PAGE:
Dancing in the Gambia

Since I’ve arrived here in the Gambia, I’ve been searching for music. Unfortunately, I’ve come up dry every night. Last Thursday, I heard music from behind the research compound, but was too tired to pursue it and, really, you can never be sure. Sometimes things sound cool through the echoes, but you might follow the sounds only to find Kenny Rogers being played for tourists.

Last night, I heard it again, and decided to chance it. It was so loud and chaotic, it sound like it might be a live band. I leave tomorrow, so this is my only chance.

I followed the sounds out to the back of the compound and found a group of old ladies gathered on plastic chairs around a giant stack of speakers, blaring out some kind of ultra hard beats. A kid with a laptop was DJing but it looked like people were just arriving. The scene was bizarre. Old ladies and grandkids politely chilling out to heavy beats through a wall of speakers.

I decided to go back later. I was wary. It could be some religious thing. It’s Islam here, but still…

When I went back, it was total chaos. This is definitely NOT a religious event (in the Abrahamic sense) and most certainly NOT a tourist event.

More people had arrived and were standing in a circle watching young dude do impossibly athletic dances while an old man MC egged them on and called other people to join. I had heard stories of dancing in West Africa and I have to say the stories are absolutely true. The young guys were the craziest, but kids, old ladies, women in fancy dresses and old men all got in the circle and showed their moves off and every time, people would go nuts with approval.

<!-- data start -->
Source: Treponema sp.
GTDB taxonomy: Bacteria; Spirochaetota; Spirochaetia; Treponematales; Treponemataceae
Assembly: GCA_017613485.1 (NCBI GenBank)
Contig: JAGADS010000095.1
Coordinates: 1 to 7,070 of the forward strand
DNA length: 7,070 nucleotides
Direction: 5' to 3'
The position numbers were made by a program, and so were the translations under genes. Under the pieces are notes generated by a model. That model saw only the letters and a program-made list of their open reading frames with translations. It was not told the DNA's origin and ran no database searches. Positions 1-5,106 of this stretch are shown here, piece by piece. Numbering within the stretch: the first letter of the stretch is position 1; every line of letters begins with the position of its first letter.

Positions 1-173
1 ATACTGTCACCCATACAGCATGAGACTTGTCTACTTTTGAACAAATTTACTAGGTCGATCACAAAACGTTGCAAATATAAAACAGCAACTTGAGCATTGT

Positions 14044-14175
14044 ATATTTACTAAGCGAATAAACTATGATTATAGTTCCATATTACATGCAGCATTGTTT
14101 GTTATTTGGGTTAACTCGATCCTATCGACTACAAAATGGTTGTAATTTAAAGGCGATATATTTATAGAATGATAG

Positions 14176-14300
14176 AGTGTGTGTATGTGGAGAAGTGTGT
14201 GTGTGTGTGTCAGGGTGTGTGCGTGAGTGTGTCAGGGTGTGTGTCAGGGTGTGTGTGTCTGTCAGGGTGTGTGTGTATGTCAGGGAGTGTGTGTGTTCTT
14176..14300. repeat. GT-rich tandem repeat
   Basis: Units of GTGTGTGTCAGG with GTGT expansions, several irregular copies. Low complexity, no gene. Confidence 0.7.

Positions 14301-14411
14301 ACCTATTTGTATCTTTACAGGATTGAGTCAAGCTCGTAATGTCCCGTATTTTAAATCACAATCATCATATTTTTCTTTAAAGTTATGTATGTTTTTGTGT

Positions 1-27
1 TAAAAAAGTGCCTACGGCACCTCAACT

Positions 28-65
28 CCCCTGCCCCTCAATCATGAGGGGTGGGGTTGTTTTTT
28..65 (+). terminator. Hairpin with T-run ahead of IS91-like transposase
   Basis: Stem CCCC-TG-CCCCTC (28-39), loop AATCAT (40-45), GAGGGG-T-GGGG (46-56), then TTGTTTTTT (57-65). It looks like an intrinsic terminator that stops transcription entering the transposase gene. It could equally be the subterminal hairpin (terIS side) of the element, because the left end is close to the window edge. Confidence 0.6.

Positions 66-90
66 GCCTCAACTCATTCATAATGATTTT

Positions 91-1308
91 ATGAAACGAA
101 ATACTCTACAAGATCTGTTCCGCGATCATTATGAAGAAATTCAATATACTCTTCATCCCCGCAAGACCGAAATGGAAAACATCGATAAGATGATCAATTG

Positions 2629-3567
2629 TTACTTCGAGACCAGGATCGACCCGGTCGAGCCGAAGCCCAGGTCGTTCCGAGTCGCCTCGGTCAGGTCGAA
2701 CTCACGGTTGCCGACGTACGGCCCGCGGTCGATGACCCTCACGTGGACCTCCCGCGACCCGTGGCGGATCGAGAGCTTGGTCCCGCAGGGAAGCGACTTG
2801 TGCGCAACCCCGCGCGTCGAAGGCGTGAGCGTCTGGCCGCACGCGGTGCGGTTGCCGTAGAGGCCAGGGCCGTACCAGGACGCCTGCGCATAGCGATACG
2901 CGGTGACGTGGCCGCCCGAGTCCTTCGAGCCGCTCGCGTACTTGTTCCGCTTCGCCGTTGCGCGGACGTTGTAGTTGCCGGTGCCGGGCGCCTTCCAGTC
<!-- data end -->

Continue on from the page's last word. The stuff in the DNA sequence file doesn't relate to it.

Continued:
All to an energetic soundtrack that would get the cops out in a second in the US. I had never seen anything like it.

At one point, a blindfolded guy dressed as a woman comes out hold a dead chicken in one hand and money in the other. He does his chicken dance over a money pot and starts handing out notes to whomever is brave enough to get close to him. After the money runs out, he starts doing this thing where he leans over just barely touching the ground, seemingly suspended in air. Eventually, he disappears and returns out with a giant cinder block balanced on his back and does the same thing again. I have no idea what it was about but it’s clear that there’s order to this chaos.

After people start showing their moves again, a guy tries to get me to go into the circle. I’m like “no way.” I’m not going to be that bad dancing white guy. Some kids are egging me on trying to show me moves and cheering and laughing when ever I try. I should have tried harder. Music is a wonderfully great thing.

Unfortunately, I didn’t have a camera on me, but I did get an audio recording and a couple of pictures with my cell phone. I’m am most certainly coming back to West Africa.

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About Pete Larson

Assistant Professor of Epidemiology at the Nagasaki University Institute for Tropical Medicine

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